zoethe: (Default)
I was called in to deal with a client the other day, in a department in which I do not work. This generally happens when: 1) the issues are complex, 2) another person in the office has gotten in over is or her head, and 3) the client is pissed. There is some small consolation in knowing that I am regarded as one of the "big guns," but it doesn't amount to much when an angry client is yelling at me about someone else's mistakes.

Anyway.

I can't give too many details, of course, but client in question is white, educated, well-spoken, and wore out his USA welcome mat about 20 years and three kids ago. Through a combination of his cunning and the laziness of H.R. departments, he has been steadily employed and living comfortably. INS has taken a bead on him now, however, and the little world he built for himself is coming apart.

He does have some options, basically consisting of humanitarian appeals to the INS. His claim is legitimate, but needs substantiation. This is where we were running into trouble, and when I was brought in.

(I understand now, by the way, why it is that at the doctor's office you go through the frustration of telling the receptionist what's wrong and the nurse what's wrong, and watch them make notes, and then the doctor comes in and says, "What seems to be the problem?" That drove me crazy until I started doing this work. The simple answer? You never trust other people's notes.)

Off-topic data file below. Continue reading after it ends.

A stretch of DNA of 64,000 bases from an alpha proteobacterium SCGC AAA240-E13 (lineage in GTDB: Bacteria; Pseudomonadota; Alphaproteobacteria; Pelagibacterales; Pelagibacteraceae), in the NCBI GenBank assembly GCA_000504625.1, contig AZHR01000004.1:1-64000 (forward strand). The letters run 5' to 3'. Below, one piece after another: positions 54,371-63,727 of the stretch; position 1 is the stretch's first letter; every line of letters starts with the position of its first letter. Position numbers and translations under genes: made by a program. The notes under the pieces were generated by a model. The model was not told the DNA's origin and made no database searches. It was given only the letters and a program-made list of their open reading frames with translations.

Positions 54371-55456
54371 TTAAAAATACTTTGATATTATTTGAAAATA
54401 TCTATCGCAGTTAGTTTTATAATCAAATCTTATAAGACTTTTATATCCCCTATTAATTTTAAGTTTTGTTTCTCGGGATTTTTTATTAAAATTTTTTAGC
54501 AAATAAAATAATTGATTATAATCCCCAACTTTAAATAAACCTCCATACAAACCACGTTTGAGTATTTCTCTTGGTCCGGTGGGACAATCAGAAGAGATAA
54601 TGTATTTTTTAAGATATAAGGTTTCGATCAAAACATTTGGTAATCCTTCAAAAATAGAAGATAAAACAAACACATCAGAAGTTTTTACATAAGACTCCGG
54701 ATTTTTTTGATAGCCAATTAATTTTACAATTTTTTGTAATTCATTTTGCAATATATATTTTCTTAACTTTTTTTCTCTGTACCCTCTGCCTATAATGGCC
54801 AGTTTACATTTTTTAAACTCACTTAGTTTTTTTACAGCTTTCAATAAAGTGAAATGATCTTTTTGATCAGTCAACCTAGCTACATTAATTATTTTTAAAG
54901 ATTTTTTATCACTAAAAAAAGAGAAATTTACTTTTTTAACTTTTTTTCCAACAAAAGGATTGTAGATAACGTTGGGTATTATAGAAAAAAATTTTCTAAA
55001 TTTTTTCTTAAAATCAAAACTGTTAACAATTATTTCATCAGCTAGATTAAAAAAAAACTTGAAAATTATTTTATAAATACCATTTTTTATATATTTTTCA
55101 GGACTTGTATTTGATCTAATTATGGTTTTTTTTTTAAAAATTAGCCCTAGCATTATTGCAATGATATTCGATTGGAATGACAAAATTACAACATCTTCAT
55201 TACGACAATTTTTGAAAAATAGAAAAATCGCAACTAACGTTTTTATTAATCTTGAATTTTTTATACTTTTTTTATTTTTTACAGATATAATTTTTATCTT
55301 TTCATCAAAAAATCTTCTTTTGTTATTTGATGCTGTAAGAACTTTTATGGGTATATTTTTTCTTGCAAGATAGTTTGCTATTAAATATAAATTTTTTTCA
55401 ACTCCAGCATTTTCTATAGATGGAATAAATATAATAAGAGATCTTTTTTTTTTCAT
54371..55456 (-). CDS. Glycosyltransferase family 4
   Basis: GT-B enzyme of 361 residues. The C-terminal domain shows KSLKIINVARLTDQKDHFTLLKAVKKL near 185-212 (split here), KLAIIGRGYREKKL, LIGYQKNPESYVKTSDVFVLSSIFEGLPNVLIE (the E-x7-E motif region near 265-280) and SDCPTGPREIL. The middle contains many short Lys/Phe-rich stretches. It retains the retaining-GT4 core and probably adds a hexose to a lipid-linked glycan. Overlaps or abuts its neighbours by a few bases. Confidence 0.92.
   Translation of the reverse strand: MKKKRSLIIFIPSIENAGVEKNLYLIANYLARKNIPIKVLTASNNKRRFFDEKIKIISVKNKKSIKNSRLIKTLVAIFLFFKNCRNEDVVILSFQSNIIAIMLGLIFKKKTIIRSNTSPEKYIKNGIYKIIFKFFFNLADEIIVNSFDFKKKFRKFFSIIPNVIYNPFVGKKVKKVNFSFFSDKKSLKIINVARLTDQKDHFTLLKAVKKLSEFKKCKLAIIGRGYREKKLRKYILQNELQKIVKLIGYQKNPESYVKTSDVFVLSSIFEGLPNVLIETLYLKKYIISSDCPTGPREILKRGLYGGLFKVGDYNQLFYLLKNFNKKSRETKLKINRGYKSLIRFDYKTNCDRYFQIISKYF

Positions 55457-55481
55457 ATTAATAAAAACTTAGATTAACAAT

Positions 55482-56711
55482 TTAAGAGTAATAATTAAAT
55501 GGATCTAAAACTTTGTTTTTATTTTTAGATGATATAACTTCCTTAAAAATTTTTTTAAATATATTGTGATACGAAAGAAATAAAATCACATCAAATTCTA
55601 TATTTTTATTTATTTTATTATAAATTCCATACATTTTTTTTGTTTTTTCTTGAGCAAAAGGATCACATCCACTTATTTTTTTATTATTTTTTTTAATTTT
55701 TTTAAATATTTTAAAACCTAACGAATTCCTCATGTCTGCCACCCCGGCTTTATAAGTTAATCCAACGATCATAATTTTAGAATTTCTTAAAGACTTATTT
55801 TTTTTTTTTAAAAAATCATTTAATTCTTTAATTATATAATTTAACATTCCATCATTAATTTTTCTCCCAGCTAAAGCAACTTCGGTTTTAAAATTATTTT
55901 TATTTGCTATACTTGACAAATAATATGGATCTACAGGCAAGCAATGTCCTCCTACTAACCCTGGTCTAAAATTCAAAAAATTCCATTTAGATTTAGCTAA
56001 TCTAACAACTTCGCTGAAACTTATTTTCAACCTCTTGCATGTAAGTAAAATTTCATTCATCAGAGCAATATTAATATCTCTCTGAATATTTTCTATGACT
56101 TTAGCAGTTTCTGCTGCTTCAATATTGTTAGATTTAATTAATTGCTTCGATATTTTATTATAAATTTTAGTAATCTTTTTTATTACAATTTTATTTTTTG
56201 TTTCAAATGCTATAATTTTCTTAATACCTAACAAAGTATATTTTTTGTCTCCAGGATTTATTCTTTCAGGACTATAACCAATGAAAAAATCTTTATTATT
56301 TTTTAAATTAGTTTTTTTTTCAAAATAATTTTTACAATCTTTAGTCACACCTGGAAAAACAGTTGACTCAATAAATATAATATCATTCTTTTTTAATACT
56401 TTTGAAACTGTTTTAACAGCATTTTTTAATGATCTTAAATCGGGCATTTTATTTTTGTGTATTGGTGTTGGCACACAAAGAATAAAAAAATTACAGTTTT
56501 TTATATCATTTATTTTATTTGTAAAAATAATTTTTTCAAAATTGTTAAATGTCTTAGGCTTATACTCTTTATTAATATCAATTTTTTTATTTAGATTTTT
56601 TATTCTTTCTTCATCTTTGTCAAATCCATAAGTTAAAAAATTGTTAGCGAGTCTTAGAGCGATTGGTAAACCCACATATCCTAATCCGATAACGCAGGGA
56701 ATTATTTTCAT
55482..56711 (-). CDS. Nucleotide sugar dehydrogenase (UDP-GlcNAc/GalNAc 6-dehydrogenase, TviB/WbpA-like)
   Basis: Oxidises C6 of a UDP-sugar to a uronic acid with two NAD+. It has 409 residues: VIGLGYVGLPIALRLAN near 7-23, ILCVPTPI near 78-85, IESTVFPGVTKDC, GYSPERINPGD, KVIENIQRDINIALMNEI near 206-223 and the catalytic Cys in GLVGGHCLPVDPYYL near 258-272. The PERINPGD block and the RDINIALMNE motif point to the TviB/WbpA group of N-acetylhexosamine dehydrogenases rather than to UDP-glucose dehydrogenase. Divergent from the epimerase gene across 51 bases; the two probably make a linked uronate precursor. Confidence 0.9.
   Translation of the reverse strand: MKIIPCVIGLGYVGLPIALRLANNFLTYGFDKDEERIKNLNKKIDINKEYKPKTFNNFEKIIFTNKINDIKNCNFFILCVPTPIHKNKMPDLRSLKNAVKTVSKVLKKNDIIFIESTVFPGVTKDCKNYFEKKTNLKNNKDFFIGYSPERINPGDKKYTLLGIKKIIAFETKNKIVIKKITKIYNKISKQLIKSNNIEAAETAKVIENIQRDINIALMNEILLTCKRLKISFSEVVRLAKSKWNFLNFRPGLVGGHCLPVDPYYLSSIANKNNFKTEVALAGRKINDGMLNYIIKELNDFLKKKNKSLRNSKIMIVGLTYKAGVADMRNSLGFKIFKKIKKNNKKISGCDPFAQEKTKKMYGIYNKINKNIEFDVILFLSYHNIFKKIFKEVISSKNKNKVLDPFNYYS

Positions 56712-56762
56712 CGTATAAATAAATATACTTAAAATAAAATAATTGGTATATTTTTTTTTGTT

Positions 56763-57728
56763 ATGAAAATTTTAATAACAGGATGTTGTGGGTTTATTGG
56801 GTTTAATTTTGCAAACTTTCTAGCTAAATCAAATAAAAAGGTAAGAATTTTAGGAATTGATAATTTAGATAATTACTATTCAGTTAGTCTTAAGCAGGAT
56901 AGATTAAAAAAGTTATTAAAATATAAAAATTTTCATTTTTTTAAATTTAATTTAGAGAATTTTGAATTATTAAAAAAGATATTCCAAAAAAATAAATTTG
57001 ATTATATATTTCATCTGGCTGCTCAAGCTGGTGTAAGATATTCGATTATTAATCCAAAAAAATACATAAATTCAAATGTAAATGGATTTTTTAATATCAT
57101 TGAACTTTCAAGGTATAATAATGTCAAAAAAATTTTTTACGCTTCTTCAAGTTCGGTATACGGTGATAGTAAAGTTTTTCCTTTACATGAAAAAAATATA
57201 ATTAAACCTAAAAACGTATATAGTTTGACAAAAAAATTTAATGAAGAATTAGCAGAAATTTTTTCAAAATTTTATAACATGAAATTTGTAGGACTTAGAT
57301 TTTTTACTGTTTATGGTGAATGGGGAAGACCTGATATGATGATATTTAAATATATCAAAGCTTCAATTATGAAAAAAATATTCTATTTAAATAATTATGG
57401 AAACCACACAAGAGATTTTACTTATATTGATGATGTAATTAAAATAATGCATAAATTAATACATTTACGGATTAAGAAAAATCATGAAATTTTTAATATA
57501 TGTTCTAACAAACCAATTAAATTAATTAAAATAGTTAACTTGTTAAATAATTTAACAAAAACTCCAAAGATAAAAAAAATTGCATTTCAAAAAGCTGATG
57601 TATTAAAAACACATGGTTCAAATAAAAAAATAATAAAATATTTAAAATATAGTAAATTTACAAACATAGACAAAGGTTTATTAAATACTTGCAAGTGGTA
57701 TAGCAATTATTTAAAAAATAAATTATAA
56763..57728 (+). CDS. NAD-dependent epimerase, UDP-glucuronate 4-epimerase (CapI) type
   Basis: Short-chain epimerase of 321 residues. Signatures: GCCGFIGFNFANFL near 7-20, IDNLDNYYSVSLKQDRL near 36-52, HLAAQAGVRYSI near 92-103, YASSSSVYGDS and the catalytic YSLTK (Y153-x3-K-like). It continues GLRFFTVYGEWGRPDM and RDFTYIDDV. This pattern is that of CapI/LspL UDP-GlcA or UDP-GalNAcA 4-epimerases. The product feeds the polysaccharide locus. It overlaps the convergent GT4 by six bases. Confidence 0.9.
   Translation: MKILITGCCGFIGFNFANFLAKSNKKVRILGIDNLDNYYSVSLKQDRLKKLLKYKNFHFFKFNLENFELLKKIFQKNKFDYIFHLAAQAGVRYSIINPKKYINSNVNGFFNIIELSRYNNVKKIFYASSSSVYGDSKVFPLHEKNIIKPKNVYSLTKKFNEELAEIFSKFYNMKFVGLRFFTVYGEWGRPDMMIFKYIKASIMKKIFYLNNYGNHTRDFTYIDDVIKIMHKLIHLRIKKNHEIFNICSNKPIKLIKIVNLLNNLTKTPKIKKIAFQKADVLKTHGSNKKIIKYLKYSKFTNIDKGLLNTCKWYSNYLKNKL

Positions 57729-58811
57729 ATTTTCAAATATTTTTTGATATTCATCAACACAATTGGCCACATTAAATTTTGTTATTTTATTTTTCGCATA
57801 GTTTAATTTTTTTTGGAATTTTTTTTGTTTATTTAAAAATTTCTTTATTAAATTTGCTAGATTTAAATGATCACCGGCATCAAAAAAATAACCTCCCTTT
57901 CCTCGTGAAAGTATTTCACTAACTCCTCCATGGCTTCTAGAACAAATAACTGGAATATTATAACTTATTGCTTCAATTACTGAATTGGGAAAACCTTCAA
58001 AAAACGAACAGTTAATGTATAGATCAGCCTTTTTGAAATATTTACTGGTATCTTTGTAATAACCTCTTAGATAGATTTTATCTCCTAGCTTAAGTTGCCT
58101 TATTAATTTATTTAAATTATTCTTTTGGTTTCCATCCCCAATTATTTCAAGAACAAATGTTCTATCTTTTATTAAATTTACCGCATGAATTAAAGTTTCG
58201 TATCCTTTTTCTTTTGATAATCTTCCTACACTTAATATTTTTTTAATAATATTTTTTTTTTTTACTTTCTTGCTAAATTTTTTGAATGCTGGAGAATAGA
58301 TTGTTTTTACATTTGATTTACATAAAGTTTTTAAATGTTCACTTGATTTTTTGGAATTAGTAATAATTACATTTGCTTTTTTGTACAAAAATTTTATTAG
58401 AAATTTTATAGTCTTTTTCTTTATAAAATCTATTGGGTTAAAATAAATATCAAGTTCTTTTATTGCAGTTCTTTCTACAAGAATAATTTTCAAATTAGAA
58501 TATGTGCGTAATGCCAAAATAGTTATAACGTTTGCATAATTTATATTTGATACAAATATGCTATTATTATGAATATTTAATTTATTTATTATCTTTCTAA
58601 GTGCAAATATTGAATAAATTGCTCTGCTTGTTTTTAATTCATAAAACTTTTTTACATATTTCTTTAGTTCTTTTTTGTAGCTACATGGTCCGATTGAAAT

My "what seems to be the problem?" brought forth a diatribe, the gist of which was, "how dare INS ask me all these personal questions about my life? Isn't it enough that I tell them I should be allowed to stay? Why are they making this all so difficult?"

I listened for a while and then said, "You're right. INS is being extremely intrusive. It would be much easier if the rules were simple and things were black and white."

I let him nod in agreement before adding, "And you would have been deported by now."

That froze him.

People are continually complaining about the rules and how complex and unfair they are, and some of them are definitely out there, but half the reason they are there is not because immigration policy is hardhearted, but because the government is trying to take people's lives into account. People like this guy need to realize that they are basically asking for a discretionary exception to the law of the land.

You want a favor, expect to make some concessions. People don't look at it like that, but it's time more of them did.

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zoethe

September 2012

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